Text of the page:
I don’t feel any urgency about this.  We’ve done what we can to be positioned to help if there’s an opportunity to help, in a way that is aligned with our values.  If our help in this way is called upon or not  isn’t up to us!  My preference is that every child with T21 will be born to a family who will love and cherish him – that would clearly be the best scenario.  I’d really rather not be needed!

If it does happen that there’s a situation in which there’s an infant who needs a home and we’re able to offer that, then of course you’ll hear about it.  But don’t wait with bated breath – as I said, it could be a long time!


10 thoughts on “Our foster care application for an infant with special needs

  1. Aviva Yishar Koach ,You are amazing beyond words.What a Shlichot you have in this world. . May the Old Mighty give you and yours the Kochot to carry the load.

  2. It’s wonderful that you’re doing this. I work as a lawyer with parents and kids who are part of this process. Usually when things have gone badly or are going badly. Your family sounds like an ideal foster family. Loving, kind, and without expectations about how the process will go (messy, always messy!).

  3. As an adoptive mom, I totally understand how you don’t like being labeled an “inspiration”. It’s hard to explain, it just feels really weird to me. Do people say that to women who have gone through 40 hours of hard labor, and a C section (like DD’s birth mom)? I don’t feel like I’m doing anything heroic.

    “I’d really rather not be needed!” That sums it up perfectly. This whole post was beautifully written, clear, and profound. You have a real talent with words!

  4. Kol hakavod! I’m not in a position to foster now as I have an eight-month-old baby girl bh, but during our years of infertility before our baby was born, we discussed fostering several times. I’m curious — are you fluent in Hebrew, and if not did that get in the way? That’s the main reason why we didn’t really get up the nerve to do more than talk about it – we figured that being Anglo would be a huge strike against us.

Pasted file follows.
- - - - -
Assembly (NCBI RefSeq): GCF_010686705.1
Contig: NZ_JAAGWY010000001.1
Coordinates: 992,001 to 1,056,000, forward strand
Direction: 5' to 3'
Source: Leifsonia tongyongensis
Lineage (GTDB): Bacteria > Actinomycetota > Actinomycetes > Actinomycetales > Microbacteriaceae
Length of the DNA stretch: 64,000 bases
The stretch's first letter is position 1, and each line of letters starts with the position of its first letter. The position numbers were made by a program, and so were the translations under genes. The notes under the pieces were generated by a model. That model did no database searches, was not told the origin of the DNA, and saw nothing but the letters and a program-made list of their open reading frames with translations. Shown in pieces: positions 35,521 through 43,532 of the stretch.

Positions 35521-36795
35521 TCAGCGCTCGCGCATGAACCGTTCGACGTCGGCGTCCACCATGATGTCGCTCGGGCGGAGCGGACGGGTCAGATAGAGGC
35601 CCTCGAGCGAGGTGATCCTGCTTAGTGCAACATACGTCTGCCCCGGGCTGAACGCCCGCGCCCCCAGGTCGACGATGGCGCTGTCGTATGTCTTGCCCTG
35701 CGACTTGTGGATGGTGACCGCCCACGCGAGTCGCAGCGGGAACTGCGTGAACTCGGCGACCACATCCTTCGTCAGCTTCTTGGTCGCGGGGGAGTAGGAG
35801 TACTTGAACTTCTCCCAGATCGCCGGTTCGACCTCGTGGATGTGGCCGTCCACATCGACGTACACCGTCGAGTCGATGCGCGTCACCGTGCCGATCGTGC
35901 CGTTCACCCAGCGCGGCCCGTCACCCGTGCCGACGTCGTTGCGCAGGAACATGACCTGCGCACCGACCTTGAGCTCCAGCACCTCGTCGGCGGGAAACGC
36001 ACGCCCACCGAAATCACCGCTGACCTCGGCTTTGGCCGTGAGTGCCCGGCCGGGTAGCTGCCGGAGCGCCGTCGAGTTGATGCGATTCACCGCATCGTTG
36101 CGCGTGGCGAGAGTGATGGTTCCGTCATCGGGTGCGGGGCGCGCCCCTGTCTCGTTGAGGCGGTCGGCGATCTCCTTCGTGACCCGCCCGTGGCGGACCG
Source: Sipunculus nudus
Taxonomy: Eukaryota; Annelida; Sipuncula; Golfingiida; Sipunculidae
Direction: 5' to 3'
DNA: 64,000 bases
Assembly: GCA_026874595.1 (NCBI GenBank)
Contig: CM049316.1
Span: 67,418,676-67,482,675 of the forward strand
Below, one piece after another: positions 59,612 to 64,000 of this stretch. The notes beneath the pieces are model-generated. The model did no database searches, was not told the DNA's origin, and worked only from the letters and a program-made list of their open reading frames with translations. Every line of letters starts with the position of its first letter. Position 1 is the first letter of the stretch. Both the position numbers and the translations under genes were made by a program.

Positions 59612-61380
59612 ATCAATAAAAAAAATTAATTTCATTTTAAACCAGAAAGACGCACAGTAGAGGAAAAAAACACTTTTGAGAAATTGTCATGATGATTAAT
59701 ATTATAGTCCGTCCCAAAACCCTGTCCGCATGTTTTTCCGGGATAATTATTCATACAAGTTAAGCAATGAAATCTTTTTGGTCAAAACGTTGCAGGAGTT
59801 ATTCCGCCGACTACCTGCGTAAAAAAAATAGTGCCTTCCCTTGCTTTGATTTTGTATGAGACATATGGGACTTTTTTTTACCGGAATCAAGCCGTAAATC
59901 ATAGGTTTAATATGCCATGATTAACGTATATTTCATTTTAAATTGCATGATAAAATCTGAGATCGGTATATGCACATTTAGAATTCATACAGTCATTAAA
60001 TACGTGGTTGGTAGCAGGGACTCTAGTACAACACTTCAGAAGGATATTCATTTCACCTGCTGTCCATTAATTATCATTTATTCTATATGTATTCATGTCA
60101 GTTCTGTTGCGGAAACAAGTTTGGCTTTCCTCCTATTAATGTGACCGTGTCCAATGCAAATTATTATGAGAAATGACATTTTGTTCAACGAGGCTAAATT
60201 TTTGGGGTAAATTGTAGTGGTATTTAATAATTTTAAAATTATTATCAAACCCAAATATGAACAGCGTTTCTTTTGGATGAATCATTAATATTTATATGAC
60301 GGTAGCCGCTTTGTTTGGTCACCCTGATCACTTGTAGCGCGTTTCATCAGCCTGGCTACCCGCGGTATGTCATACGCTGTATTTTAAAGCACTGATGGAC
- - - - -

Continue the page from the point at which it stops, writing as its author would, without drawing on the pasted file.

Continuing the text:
1. Hi, Rivka, welcome and mazel tov on your long awaited blessing! My Hebrew is good but our social worker spoke fluent English and we opted for the meetings to be in English. She also told us we could fill out the application in English if we preferred.

      She did want to know if our family was comfortable in Hebrew in case the infant’s birth parents wanted a Hebrew speaking environment for him; we told her we would be fine speaking Hebrew to an infant but wouldn’t change the language we spoke to everyone else, obviously! I think this wouldn’t be likely to be an issue in most cases, as it’s assumed the child will get Hebrew in school and having English at home is an asset.

      In terms of dealing with Hebrew speaking social workers, it would be different but my guess is since there’s a shortage of foster parents, they would probably be happy to add another nice stable family to the pool of available families. If at any point it became relevant, you can just ask them in a preliminary call if not being fluent Hebrew speakers if it would be a problem.

  5. I’m so excited to hear this! You have weathered so many challenges already and this will bring many more along the way. However, it will be so worth it! I look forward to reading about your new addition in the future. You will often hear about how “lucky” your new little one is to have you but the reality is that they will bring so much joy and blessing to you and your family that you will be the truly BLESSED ones.